Dramatic decreases in costs of transport, communication and information technology should have reduced spatial disparities in economic activities and moved us to a ‘global village.’ Yet, we find that in both industrial and developing countries, economic activities are concentrated in a few centers and there are regional disparities. For example, about 15 percent of world population live in temperate zones but produce 50 percent of world GDP. In United States, counties that take up 2 percent of the land area produce more than half of U.S. GDP. Similarly, poverty is concentrated in a few pockets in many countries. It was Krugman (1991) who deduced that agglomeration economies accrue at plant level and hence firms are located in a single area nearer to consumer demand in urban areas with large populations and minimal transport costs. In other words, location of economic activity matters and a tiny (initial) difference may soon lead to a concentration of economic activity around a center and ultimately to a formation of industry cluster in the same space. Agglomeration economies accrue at plant level, industry level or city and regional level.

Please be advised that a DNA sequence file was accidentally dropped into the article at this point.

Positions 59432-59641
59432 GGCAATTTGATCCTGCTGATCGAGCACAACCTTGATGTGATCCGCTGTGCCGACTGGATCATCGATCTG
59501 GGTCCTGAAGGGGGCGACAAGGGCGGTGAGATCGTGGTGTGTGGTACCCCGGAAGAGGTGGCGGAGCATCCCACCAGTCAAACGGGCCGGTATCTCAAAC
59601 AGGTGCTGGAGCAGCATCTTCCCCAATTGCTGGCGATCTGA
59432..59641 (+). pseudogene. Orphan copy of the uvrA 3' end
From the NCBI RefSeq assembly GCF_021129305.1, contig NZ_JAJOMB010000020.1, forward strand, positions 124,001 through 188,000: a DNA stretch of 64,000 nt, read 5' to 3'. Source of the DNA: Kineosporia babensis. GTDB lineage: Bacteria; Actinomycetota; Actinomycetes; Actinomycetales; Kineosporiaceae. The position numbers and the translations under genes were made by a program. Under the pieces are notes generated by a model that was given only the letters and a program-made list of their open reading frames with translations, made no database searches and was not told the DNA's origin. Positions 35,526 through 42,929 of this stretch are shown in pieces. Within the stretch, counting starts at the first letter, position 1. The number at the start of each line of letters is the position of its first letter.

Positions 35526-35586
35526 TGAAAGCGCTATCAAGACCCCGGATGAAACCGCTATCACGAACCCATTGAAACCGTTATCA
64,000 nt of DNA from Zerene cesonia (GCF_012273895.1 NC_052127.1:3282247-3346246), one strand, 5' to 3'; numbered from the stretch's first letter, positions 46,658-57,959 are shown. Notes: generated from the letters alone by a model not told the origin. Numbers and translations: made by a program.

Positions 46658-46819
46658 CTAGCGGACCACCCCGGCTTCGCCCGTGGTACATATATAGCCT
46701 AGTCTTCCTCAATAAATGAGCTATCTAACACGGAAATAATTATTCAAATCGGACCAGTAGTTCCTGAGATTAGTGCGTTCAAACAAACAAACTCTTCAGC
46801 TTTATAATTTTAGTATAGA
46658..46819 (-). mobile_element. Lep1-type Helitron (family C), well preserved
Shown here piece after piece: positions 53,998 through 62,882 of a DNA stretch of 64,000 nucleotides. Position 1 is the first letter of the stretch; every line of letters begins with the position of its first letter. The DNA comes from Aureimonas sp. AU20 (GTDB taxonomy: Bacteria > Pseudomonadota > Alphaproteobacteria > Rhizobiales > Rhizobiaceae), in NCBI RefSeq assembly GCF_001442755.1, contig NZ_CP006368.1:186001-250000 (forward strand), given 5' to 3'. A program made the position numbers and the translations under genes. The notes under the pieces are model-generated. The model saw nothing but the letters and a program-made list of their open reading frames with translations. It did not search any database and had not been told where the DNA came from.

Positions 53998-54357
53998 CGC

Given this phenomenon of economic concentration in one area and spatial disparities elsewhere, the key issue is “should rural labor move to jobs or should jobs move to rural areas?” Finance and labor do not automatically move towards poorer areas. Available evidence from across the world suggests that policy makers should strive to remove impediments to capital and labor flows and reinforce agglomeration economies. This can be done by policy makers encouraging labor movement by abolishing national minimum wages, cutting unemployment benefits and social benefits, and abolishing rent control to increase supply of housing. Similarly, improving business climate, increasing access to finance, including microfinance and availability of credit to small enterprises, and developing infrastructure services before firms move in, are likely to affect the decisions of firms in location of their productive activities. Strengthening the capacity of provincial and local governments in provision of essential services would be key to reduce economic concentration and spatial disparities.